Departmental Bulletin Paper <特集論文 2>女性のファッション -- バカ・ピグミーの刺青実践を事例に
Women’s Fashion : The Case of Tattoo Practice among the Baka Pygmy

彭, 宇潔

9 ( 2017 )  , pp.331 - 346 , 2017-12-31 , 京都大学大学院人間・環境学研究科 文化人類学分野
本研究における現地調査は科学研究費補助金新学術領域「ネアンデルタールとサピエンス交替劇の真相 --学習能力の進化に基づく実証的研究」(2010-2014)を用いておこなった。また、本稿は科学研究費補助金基盤研究(A)「アフリカ狩猟採集民・農牧民のコンタクト・ゾーンにおける景観形成の自然誌」を用いて文献調査及び執筆をおこなった。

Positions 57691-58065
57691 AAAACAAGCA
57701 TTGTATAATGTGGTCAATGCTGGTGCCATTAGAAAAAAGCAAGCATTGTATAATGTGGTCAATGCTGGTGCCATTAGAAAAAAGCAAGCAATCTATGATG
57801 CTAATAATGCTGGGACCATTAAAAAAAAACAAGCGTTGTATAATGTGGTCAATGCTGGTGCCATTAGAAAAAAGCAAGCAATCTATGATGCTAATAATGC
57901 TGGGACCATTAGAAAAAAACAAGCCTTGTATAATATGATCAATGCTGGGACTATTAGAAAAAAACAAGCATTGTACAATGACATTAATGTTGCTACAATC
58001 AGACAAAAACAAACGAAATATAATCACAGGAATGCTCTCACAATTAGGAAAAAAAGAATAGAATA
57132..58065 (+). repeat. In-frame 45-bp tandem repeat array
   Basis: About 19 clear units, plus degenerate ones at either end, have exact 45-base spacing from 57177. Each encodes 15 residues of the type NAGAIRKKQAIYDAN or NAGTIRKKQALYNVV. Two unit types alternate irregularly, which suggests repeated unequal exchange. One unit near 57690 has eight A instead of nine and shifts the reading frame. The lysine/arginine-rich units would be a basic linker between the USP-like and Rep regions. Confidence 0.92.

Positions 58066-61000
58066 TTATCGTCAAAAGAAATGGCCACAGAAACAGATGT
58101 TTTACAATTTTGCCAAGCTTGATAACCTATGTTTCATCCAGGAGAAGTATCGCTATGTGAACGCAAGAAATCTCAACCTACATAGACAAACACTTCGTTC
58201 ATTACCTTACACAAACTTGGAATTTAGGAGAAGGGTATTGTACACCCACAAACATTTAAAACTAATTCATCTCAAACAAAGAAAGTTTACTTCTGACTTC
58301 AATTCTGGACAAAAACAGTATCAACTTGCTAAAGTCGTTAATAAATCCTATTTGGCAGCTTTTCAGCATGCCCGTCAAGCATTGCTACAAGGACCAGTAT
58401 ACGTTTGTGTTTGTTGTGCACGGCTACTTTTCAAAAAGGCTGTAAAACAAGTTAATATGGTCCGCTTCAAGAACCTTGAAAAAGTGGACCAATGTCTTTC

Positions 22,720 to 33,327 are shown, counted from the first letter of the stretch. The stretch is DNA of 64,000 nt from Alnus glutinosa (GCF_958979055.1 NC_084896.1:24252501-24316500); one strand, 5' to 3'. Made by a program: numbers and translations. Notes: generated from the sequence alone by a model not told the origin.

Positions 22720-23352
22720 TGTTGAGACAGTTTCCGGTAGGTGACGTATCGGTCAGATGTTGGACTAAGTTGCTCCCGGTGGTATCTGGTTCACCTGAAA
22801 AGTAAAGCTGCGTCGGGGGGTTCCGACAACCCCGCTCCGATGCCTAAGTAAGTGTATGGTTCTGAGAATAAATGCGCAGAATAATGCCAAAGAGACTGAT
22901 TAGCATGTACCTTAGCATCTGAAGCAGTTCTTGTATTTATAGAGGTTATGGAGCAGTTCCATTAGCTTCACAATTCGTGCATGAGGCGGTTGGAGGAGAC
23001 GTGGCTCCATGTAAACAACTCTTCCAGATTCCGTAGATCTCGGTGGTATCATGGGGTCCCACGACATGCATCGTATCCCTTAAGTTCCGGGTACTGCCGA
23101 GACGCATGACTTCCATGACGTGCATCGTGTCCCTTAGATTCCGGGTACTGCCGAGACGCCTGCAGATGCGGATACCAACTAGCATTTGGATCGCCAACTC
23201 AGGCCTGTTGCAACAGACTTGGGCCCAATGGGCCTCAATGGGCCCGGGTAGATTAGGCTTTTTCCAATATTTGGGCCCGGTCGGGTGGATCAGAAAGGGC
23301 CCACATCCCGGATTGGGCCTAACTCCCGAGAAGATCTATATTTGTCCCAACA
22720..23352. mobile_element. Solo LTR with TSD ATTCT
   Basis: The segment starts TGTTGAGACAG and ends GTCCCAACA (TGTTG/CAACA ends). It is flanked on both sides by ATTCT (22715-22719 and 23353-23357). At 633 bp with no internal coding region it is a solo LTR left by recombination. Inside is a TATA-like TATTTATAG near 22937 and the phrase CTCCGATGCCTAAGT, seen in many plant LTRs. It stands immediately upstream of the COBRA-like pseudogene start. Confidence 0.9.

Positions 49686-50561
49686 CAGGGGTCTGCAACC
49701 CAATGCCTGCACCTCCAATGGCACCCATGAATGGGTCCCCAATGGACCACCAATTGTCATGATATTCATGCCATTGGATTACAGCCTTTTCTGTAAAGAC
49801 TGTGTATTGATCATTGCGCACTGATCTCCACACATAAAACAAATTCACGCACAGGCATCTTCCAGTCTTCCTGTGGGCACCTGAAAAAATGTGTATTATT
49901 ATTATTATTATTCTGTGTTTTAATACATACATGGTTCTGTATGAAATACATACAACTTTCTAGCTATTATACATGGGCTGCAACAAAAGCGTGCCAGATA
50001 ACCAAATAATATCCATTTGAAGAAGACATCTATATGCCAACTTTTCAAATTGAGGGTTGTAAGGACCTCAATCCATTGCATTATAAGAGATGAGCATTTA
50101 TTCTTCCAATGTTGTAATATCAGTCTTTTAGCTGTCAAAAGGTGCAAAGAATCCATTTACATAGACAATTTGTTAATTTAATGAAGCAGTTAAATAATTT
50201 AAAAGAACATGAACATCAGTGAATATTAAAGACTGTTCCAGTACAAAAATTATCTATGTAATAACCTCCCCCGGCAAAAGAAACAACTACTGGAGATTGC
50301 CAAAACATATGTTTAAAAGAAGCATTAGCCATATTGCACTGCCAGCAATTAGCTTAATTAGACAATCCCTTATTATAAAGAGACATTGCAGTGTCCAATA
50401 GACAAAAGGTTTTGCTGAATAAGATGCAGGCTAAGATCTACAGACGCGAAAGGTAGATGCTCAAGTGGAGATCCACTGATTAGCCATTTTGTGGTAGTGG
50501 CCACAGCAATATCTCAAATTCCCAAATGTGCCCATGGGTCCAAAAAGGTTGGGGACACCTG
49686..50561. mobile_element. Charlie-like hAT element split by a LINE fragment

The Baka is one of the Pygmy hunter-gatherer groups who live in the rainforest of central Africa and is known for its non-hierarchical society. They have numerous scars on their skin, such as tattoos that are only for decoration and scars caused by traditional medical treatments or accidental injuries. A popular traditional medical treatment of the Baka is bloodletting, which makes massive scars on their skin. On the other hand, tattoos, which are called 'tele' in the Baka language, are a traditional way to decorate their bodies. This paper provides ethnographic description about the practice of tattooing among the Baka people and aims to figure out the socio-cultural meanings of tattoos for them. During interviews and daily chatting with the Baka, they always assert that tattoos are for achieving fashion (nyanga), and therefore they consider their tattoos to be 'women's fashion.' However, through ethnographic observation of the practices of tattooing, I found the Baka share a similar style at the present moment and have a high interest in the process of tattooing, but often ignore its result. Thus among the Baka, the performance of tattooing should be understood as a process of connecting individuals. The mismatch found between their interpretation and carving behavior implies that the symbolic evaluation for scars might not be inevitably related to the scarifying behavior among the Baka people. It is suggested that, individuals are connected through performing scarification, but they might not be categorized into different groups only by the carved bodily symbols in Baka society.

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